Tell us about your background.
I was born in Cape Verde and grew up in Portugal, just outside Lisbon. My family came to the States in 1986. I studied at RISD, where I focused on illustration, painting, and animation. After graduation, I spent a few years in Boston, working at Olive Jar studios, where I animated and directed a variety of projects, mostly TV commercials.
I’ve been in Providence, RI, since 2001, and I split my time between teaching, freelance work, and personal work.
Name some people, artists, artistic genres, etc. that have been influential in your work.
I think for the most part I’m always trying to describe a very internal and private world. By reaching for that kind of specificity, I believe that I can connect with people on a more universal level. I gravitate towards work that achieves that kind of universal connection, or resonance. For that reason, I think nothing inspires me more than music, which can be so visceral. I grew up on British post-punk music, like the Smiths, Joy Division, Bauhaus, and I still feel a very strong emotional connection to that music. Unfortunately, I can’t play any instruments, so I try to achieve an equivalent emotional result through animation. I am also inspired by painting and other films, but not nearly as much. In terms of animation, I was very influenced by Russian and Eastern European animators like Norstein, Svankmajer, Kucia, Dumala, Kovalyov. Closer to home, I greatly admire the work of Steven Subotnick, Amy Kravitz, and Flip Johnson. Also, I owe a great debt to the poetry and film language of Andrei Tarkovsky.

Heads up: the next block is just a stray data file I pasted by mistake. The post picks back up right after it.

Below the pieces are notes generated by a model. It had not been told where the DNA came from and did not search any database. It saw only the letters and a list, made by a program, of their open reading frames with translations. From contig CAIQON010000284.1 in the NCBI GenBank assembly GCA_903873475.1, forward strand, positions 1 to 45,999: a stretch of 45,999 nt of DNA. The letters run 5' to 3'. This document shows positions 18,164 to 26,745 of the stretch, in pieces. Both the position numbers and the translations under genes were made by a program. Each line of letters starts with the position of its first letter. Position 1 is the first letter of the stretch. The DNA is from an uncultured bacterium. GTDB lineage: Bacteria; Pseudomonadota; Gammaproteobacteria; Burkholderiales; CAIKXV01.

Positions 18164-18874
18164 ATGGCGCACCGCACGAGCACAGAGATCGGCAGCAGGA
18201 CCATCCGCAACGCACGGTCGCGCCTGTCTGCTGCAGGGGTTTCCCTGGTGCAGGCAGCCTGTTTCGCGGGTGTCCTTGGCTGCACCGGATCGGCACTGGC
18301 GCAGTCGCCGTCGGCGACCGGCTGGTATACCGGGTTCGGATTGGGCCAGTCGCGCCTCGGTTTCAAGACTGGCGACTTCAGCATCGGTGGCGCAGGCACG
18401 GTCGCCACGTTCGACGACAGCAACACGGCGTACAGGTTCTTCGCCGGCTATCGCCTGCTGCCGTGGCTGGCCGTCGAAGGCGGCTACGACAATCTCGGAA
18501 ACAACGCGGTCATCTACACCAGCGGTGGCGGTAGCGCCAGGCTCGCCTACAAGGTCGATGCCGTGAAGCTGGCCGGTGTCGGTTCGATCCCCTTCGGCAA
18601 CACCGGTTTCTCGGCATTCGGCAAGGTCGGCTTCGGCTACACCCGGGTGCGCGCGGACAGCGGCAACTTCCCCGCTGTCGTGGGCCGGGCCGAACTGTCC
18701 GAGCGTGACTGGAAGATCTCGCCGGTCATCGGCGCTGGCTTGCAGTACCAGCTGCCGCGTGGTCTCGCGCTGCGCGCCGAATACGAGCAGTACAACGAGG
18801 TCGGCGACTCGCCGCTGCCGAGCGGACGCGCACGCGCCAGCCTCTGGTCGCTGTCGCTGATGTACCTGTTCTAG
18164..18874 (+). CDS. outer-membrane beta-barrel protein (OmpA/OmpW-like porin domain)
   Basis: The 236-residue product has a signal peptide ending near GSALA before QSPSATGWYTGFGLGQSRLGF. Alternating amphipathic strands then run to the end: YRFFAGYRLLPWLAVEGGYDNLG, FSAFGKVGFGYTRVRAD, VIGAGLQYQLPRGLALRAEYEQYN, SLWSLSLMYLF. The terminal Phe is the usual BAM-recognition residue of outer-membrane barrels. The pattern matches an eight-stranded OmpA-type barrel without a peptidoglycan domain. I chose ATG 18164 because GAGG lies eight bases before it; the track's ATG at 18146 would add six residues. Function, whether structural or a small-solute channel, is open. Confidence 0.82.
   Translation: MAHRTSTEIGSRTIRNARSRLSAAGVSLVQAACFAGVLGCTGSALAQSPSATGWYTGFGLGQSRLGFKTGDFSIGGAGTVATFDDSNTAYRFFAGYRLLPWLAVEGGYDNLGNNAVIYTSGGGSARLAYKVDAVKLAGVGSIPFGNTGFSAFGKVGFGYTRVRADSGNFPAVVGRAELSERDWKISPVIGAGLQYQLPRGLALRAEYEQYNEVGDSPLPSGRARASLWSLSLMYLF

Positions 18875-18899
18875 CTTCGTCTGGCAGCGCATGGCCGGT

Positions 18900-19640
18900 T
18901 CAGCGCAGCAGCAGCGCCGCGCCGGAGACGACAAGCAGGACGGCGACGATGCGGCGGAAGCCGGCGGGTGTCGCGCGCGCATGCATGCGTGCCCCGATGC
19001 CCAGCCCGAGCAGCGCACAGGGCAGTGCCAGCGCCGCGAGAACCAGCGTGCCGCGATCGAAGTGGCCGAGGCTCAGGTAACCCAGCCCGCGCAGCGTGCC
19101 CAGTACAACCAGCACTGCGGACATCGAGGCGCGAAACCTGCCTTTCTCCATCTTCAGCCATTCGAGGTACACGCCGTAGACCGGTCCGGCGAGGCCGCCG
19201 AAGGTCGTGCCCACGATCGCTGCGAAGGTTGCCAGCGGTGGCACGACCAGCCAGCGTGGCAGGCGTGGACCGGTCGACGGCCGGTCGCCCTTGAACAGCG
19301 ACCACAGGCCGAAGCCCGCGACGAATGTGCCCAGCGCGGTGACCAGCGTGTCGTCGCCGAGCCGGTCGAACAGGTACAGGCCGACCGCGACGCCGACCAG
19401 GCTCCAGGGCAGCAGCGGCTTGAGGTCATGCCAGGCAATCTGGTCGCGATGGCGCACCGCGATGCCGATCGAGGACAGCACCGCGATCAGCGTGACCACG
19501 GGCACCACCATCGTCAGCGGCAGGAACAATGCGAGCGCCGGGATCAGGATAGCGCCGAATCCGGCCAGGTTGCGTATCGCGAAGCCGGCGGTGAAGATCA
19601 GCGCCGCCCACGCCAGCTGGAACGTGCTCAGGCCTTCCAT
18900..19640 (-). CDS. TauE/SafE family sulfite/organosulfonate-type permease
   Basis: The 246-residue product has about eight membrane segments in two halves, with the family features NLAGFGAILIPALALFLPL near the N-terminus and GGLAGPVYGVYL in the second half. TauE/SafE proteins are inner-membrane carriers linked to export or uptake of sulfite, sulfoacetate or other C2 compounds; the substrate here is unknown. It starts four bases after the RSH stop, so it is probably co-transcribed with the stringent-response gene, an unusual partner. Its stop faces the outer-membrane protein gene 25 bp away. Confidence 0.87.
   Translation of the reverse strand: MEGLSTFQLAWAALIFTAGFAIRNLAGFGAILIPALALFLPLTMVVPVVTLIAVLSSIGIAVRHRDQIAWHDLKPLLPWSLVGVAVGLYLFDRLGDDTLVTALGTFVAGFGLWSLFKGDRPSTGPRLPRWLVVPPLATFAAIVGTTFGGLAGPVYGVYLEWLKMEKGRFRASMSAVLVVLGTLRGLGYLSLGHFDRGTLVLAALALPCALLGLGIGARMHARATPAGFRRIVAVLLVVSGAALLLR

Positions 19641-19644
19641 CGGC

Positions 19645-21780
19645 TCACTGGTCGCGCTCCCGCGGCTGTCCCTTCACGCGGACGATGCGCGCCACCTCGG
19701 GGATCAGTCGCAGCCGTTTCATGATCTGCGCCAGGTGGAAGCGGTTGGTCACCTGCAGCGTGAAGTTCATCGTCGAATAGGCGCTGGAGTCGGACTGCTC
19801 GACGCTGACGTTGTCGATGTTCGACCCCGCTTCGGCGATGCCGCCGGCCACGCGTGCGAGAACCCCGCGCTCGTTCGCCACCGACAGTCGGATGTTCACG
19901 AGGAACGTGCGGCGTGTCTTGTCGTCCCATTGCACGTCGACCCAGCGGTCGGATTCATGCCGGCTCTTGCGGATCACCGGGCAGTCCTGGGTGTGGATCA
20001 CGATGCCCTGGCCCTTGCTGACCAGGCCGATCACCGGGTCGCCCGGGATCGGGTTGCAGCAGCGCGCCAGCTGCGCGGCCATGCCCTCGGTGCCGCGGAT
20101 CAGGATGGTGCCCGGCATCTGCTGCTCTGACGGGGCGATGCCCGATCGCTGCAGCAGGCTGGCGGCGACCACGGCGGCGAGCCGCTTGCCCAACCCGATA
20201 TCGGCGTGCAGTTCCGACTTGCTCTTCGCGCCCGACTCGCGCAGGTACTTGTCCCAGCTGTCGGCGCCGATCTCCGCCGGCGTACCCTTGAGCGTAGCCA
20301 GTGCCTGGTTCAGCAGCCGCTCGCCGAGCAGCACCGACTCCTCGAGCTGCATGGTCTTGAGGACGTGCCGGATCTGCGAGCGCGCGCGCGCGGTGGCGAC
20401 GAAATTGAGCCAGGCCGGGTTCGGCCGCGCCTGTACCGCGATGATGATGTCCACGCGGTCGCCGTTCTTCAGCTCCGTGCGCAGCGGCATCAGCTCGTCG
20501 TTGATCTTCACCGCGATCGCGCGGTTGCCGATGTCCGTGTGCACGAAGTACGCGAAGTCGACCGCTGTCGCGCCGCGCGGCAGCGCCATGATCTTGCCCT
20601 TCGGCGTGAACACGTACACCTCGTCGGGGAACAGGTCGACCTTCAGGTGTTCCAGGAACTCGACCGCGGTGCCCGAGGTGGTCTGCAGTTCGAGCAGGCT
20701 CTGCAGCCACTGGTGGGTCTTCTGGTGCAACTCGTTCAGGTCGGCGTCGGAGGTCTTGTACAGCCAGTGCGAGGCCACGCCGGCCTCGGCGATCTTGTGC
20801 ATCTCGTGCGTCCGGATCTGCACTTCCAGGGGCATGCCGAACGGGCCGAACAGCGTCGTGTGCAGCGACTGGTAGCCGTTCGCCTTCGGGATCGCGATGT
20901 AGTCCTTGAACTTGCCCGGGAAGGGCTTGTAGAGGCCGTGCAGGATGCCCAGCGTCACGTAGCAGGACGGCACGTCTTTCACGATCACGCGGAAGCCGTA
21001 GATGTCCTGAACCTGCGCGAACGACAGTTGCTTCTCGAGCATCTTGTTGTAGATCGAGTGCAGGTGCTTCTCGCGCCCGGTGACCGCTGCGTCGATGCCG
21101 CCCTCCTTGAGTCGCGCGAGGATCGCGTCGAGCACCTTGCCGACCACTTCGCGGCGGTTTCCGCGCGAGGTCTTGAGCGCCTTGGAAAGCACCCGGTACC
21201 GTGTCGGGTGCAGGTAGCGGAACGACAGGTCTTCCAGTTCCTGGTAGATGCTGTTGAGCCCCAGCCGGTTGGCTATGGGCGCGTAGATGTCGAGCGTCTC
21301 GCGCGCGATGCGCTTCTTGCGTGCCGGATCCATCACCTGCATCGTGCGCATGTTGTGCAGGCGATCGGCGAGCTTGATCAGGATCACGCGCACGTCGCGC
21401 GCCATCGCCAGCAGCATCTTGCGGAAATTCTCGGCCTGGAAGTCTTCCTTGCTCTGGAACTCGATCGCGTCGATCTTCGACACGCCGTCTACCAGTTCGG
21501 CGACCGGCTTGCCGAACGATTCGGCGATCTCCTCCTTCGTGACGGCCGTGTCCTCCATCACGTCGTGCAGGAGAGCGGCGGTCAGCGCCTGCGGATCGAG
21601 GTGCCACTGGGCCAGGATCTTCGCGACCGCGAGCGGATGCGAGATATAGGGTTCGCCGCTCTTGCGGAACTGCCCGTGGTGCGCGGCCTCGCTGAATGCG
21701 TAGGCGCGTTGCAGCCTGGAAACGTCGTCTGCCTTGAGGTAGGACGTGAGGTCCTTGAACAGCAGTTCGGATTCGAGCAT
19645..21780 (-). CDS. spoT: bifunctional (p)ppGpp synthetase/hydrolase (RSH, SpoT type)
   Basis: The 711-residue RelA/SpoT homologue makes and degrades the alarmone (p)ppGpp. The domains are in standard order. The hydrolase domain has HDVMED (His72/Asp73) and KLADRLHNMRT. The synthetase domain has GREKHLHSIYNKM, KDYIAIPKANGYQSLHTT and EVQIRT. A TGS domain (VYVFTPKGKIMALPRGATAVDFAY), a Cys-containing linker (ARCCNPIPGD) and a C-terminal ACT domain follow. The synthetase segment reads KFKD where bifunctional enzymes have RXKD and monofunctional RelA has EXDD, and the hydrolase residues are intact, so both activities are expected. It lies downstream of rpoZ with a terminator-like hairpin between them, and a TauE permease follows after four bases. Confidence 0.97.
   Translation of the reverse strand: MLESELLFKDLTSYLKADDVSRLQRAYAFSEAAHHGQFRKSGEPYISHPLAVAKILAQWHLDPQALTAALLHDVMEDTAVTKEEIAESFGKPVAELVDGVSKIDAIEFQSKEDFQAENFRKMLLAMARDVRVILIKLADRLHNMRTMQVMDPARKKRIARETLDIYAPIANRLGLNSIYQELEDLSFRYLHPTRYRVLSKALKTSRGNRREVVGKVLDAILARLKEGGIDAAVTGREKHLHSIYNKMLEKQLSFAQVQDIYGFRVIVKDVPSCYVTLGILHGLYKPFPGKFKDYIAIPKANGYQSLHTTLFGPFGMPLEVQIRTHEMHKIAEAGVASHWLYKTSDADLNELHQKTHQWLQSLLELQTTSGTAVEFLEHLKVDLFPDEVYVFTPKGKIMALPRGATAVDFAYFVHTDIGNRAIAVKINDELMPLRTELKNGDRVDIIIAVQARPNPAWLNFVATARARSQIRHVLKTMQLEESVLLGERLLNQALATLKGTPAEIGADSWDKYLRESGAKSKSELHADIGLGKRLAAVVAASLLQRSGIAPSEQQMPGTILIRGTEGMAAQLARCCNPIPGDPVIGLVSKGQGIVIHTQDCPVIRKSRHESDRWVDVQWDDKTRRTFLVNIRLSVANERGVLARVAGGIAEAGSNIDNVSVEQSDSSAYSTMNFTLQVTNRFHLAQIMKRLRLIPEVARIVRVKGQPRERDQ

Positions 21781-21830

In addition, I have been informed by painters like Velasquez, Inness, Freud, and more recently, Anselm Kiefer and Cai Guo-Qiang.
And then there’s just the world around me, everyday life. I think how you filter the infinity of information that surrounds you is what defines you as an artist.
Where and how do you get your ideas?
Thematically, I try to draw from cultural archetypes, mythology and fairy tales, as well as my own subconscious and childhood memories.
What materials do you work with? Describe your technical processes.
It really depends on the project and the kind of graphic universe that it inhabits. Minotaur was a stop-motion film, so I used a variety of materials, including wood, wire, plastic, and paper. Fable was a more traditional 2-D film, so I worked on paper and then scanned the drawings into After Effects and composited digitally.
For my new film Feral, I roughed out the animation in Flash, then printed each frame onto paper and re-traced each drawing with pencil. The drawings were then re-scanned and composited. The backgrounds are usually acrylic on paper.
What do you find to be the most challenging part of being creative?
Consistency. Good ideas come and go, and sometimes you have to work through a lot of bad ideas to get to a good one. But if you don’t do that you may never find that one good idea you were looking for. So discipline and faith in the process is really important.
What is the best part of being creative?
When you get into a groove where everything just flows and time stands still. Doubt goes away, and you’re just present with the work. Those moments are rare but they make up for everything else.
What advice would you give to someone seeking advice about being an artist?
Being an artist means something different to each person. What works for one artist may not work for another. So you have to be true to yourself and follow your own vision. Don’t be discouraged or frustrated by setbacks, but work through them to keep improving your technical and conceptual skills. It’s a lifelong quest, not something you master in a couple of years.
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